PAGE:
Project Management in Highly Interdisciplinary Projects

As a company that assists various heritage stakeholders approaching and leveraging the digital world, the Center for Digital Archaeology is very aware of the challenges of highly interdisciplinary projects. In both our Mukurtu and Codifi projects we’ve alternately played the role of the tech-savvy / IT developers, and the archaeologists, photographers, archivists, or community activists when dealing with other developers.

Because teams and team members with different background have specific needs, methods and sometimes different ‘languages’, it takes some extra discipline to bring everyone into a room together. First and foremost, all project members will need to adopt a shared language and shared tools, that need not be field-specific, but rather come from the work- and time-management world.

Ideally, the project manager should be able to share the language of both worlds and mediate the communication barriers.

Project Preparation: Defining Scope & Scheduling

This might go without saying, but a well-planned project – or sprint of work – is less likely to end up in conflicts, or scope creep. Make sure everyone has access to a written Scope of Work, and possibly that every team has their say in defining it. Having to define the scope beforehand will bring a clearer role differentiation and attribution of tasks and project areas to those who are the best at what they do.

Schedule major milestone meetings in advance, share a calendar with relevant events for the project that can’t be moved (ie. project launch at a conference). Ideally schedule regular check-ins within individual teams based on the project timeframe, with a preference for higher frequencies – up to daily during an intense sprint.

 In scheduling our projects, we rely on widely adopted tools like Google Calendar or Doodle. Since we often work across time zones, one of our favorite tools is this International Meeting Planner!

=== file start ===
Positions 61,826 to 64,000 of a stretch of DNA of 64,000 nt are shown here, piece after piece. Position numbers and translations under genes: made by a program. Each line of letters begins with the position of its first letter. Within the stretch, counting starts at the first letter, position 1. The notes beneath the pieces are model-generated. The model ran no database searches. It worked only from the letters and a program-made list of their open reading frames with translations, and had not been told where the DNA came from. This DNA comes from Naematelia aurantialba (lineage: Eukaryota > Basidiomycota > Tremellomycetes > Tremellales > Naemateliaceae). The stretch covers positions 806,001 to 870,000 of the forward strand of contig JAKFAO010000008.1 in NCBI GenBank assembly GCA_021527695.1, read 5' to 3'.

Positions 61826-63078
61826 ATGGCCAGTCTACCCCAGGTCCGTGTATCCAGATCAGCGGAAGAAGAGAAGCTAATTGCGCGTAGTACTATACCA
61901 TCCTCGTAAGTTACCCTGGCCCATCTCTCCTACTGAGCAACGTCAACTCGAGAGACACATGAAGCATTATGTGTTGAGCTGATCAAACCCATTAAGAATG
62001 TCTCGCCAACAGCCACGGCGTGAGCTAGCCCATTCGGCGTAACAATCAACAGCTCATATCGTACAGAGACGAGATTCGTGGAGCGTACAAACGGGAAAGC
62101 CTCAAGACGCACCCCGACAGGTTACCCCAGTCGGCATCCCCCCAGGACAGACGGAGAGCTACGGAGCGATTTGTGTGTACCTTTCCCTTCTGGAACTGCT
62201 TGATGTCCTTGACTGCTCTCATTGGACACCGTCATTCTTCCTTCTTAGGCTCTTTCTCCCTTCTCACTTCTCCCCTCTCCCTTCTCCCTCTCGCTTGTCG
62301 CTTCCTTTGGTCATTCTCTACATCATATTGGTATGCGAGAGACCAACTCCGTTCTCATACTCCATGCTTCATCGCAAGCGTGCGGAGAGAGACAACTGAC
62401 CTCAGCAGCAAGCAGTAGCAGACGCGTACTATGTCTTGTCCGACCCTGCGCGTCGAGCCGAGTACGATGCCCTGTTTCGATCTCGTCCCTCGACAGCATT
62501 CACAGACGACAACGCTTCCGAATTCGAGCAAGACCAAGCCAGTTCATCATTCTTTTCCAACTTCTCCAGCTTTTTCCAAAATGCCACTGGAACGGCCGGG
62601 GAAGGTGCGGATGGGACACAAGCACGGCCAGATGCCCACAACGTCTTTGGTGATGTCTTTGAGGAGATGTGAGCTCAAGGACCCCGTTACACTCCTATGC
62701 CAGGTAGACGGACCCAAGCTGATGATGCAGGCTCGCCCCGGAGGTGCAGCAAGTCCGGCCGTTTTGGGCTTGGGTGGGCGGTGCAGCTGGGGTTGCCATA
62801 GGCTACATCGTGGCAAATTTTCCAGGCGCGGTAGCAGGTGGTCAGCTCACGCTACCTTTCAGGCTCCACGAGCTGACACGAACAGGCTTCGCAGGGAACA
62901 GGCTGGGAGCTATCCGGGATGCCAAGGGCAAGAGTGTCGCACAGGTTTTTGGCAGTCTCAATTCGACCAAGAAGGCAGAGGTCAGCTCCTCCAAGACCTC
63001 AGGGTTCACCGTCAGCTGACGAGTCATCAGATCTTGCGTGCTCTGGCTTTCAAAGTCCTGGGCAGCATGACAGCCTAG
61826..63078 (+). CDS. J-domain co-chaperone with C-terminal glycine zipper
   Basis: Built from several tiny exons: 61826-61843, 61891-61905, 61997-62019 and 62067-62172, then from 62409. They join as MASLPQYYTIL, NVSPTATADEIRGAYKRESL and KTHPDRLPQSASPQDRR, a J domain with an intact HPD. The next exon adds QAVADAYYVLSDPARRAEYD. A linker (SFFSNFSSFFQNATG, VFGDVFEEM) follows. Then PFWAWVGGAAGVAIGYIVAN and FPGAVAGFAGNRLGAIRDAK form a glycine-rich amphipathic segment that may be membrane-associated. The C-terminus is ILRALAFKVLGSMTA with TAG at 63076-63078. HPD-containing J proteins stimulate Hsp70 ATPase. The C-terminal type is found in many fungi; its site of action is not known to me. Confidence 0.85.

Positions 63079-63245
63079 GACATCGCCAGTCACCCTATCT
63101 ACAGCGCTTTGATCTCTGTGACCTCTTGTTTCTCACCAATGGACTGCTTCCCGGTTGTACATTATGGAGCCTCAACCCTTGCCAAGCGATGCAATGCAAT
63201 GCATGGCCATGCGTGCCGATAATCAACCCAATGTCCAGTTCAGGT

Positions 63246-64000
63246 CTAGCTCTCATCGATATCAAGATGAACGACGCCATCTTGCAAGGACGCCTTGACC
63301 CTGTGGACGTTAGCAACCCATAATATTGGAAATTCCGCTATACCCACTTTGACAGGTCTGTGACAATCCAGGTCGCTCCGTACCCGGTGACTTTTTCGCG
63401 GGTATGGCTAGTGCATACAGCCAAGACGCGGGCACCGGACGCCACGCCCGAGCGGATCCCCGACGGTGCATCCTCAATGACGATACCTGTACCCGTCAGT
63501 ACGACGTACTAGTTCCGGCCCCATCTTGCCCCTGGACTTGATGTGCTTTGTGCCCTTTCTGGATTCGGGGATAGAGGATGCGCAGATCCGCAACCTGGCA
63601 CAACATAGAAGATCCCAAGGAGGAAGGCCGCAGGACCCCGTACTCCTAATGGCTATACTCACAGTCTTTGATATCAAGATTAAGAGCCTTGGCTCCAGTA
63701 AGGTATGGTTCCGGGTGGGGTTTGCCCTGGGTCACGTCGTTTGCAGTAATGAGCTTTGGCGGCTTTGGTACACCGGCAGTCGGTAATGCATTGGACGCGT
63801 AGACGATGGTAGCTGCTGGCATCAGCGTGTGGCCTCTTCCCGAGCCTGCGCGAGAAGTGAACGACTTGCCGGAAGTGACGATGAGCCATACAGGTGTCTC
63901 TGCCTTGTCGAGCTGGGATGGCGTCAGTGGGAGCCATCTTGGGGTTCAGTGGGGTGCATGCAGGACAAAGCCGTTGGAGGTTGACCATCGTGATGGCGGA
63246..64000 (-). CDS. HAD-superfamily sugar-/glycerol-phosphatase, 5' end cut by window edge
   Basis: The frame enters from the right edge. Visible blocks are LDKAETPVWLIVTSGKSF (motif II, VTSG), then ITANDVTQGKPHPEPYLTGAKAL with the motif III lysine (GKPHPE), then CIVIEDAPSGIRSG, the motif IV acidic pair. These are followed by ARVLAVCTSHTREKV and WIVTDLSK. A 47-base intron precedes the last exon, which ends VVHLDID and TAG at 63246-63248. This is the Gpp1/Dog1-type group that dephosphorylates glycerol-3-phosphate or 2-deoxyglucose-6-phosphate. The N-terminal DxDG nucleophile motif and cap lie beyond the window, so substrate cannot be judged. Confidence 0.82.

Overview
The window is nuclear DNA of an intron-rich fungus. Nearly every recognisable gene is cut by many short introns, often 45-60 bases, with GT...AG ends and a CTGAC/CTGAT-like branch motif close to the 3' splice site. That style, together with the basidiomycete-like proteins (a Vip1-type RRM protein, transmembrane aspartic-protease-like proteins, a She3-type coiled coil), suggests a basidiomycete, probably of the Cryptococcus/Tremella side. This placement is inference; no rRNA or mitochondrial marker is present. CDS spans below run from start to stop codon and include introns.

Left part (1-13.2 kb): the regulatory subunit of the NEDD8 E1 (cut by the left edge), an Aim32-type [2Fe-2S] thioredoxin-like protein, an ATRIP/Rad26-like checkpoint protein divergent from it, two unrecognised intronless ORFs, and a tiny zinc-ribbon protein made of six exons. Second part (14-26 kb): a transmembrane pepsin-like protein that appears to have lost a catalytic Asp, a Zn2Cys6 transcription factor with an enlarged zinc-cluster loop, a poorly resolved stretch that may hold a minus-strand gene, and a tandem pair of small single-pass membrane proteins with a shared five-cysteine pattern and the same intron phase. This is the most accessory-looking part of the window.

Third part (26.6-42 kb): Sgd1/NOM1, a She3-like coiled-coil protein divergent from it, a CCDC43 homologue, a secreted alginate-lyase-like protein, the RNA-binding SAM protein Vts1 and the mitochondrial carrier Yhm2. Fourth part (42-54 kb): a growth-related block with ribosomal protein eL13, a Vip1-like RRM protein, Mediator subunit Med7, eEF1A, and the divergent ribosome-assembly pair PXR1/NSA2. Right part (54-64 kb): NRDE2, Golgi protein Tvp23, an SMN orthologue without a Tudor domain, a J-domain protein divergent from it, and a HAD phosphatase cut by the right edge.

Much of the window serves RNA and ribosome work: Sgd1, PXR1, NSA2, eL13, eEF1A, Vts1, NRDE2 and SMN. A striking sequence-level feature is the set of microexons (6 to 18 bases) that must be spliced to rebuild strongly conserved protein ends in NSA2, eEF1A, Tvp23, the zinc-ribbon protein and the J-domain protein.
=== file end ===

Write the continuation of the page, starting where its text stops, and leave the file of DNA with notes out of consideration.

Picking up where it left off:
In scheduling our projects, we rely on widely adopted tools like Google Calendar or Doodle. Since we often work across time zones, one of our favorite tools is this International Meeting Planner!

Project Setup: Estimating Tasks and Quantifying Progress

Will it take longer to setup a website for the project, or to get the content vetted for public display by the community elders? When does a software require updating? What is the first step in setting up a museum exhibition?

No-one can be knowledgeable in all areas of an interdisciplinary project, therefore it’s important that team members

  • focus on a quantitative method to estimate tasks,
  • break down problems into doable bits, and
  • provide the rest of the team with at least a rough time estimate for every step they’re assigned. (read more about the agile methodology in this post)

This will also allow to set a realistic timeframe for milestones and delivery, measure progress or blockers in terms of impact on the schedule, and prioritize resources accordingly.

Documenting the Magic

One of the main benefits of interdisciplinary projects is that each participating group, and often each team member, brings a unique contribution to the project’s ecosystem.

On the other hand, for this same reason it can be difficult at times to understand and evaluate each other’s work; help someone who’s joined later catch up with work done; and to properly document work done for reuse or further iterations on the project.

Here’s some ideas that will help leaving behind a well-documented project:

  • Choose communications methods that archive messages for later access, like Google groups or another email list tool;
  • Screencast or audio record key meetings, share and store a copy of meeting notes and resources used in decision making;
  • Regularly report individual and team-wide progress, referencing the original timeline;
  • Setup a shared repository for project documentation and put individual knowledge back in circle by documenting any process and workflow followed, new findings about the project, and technologies used;

Sounds like a lot of work? …that’s because it is!

The good thing is, once you’ve done the effort, you’ll have maximized the learning experience for all involved, as well as find yourself with invaluable documentation and communication material ready for your funders, partners, press, for handing over the project, or just adding it to your portfolio, and all in a language that’s actually understandable by humans.

Have some favorite tools and tricks for working with interdisciplinary teams? We’re looking forward to read about it!